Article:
First, for the 2011 Texas Rangers, full of pitching gaffes and managerial woes, but also full of crazy, great baseball moments — like Nelson Cruz’s walk-off grand slam, for example. Or Josh Hamilton’s two-run homer in Game 6, or Mike Napoli’s two-run double in the bottom of the 8th in Game 5, giving the Rangers a 3-2 stranglehold in the series. Or Adrian Beltre’s home run to tie Game 5 in the sixth inning. Or everything else Mike Napoli did.
The St. Louis Cardinals came out strong, and after the absolute madness of Game 6, they outplayed the Rangers to win the World Series fair and square. I do love a good narrative, and the Cardinals’ is among the best – 10.5 games back of the wild card behind the Atlanta Braves, sneaking into the postseason after the greatest baseball day ever (sorry, it was totally still better than Game 6), winning the World Series after being a strike away from losing so many times … it’s a great story, and I’m glad it finished so well.
But I’d love to see the Rangers win one day soon. Two losses in a row isn’t easy, and they’re a fun team to watch when they’re not walking six batters, two with the bases loaded, in Game 7 of the World Series. It was a tough way to go, falling apart at the seams like that – they were dominated by the Cardinals for a large part of the series – but when they win their first championship, it will have been well-earned and long overdue. Shape up and come back swinging, guys — and here’s to a good run.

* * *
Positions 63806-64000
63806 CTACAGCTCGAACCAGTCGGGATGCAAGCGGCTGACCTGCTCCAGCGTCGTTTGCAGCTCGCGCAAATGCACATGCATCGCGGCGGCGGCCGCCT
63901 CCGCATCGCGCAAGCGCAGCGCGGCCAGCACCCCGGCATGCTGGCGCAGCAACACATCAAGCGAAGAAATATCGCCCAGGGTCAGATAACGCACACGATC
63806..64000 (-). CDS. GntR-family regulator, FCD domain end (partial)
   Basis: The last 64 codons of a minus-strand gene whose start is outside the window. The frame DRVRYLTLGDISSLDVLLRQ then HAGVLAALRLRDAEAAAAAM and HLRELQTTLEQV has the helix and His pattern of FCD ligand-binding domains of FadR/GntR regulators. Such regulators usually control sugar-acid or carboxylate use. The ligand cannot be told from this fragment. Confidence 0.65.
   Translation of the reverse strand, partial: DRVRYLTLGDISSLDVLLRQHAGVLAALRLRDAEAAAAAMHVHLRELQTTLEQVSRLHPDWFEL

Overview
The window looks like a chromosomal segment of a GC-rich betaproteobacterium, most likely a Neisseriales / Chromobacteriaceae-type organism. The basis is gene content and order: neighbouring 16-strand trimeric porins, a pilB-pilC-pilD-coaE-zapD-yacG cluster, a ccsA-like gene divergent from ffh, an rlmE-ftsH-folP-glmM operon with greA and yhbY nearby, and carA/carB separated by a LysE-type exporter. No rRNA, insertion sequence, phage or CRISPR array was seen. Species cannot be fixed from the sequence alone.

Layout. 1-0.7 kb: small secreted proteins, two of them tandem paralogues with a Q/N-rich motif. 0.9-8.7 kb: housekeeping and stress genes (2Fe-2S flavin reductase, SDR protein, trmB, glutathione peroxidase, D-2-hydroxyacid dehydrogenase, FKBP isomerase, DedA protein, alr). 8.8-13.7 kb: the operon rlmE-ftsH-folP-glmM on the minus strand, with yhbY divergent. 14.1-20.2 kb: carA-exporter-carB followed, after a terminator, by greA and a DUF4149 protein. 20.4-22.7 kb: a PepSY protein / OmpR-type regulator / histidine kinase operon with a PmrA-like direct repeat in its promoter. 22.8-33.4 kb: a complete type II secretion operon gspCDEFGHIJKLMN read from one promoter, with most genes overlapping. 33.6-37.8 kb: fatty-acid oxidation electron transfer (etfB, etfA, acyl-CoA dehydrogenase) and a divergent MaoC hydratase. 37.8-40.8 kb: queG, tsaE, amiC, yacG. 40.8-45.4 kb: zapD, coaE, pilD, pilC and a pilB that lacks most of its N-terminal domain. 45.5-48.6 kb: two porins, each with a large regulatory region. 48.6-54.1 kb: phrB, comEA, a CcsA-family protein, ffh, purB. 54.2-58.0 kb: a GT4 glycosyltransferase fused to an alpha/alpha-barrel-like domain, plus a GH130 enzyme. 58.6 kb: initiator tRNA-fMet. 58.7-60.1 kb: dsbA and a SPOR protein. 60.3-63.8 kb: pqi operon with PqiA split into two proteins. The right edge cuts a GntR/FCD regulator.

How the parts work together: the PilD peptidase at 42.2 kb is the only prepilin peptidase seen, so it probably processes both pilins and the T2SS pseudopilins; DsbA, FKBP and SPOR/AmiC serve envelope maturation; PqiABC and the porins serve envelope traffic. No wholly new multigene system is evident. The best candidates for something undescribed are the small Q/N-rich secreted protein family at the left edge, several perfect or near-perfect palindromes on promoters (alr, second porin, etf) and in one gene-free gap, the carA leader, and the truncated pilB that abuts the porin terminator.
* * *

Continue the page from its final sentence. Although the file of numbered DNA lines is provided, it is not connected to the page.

And second, in a total 180, to Steve Jobs from his sister, Mona. After the amazing outpouring of grief from around the globe, from everyone who had ever used an Apple product and who had been inspired by them, and by him, it was hard not to be a little desensitized. Flowers at a computer store seemed like overkill after a few days, something entirely too first world. This piece is beautiful and human, and I dare you not to tear up when you hit the end. It reminds me of why we need people like Jobs, whether he was a tyrant or not. We need to remember how to imagine all the time, and how to make everything we do count.
[...]He explained that he worked in computers.
I didn’t know much about computers. I still worked on a manual Olivetti typewriter.
I told Steve I’d recently considered my first purchase of a computer: something called the Cromemco.
Steve told me it was a good thing I’d waited. He said he was making something that was going to be insanely beautiful.
I want to tell you a few things I learned from Steve, during three distinct periods, over the 27 years I knew him. They’re not periods of years, but of states of being. His full life. His illness. His dying.
[...] We all — in the end — die in medias res. In the middle of a story. Of many stories.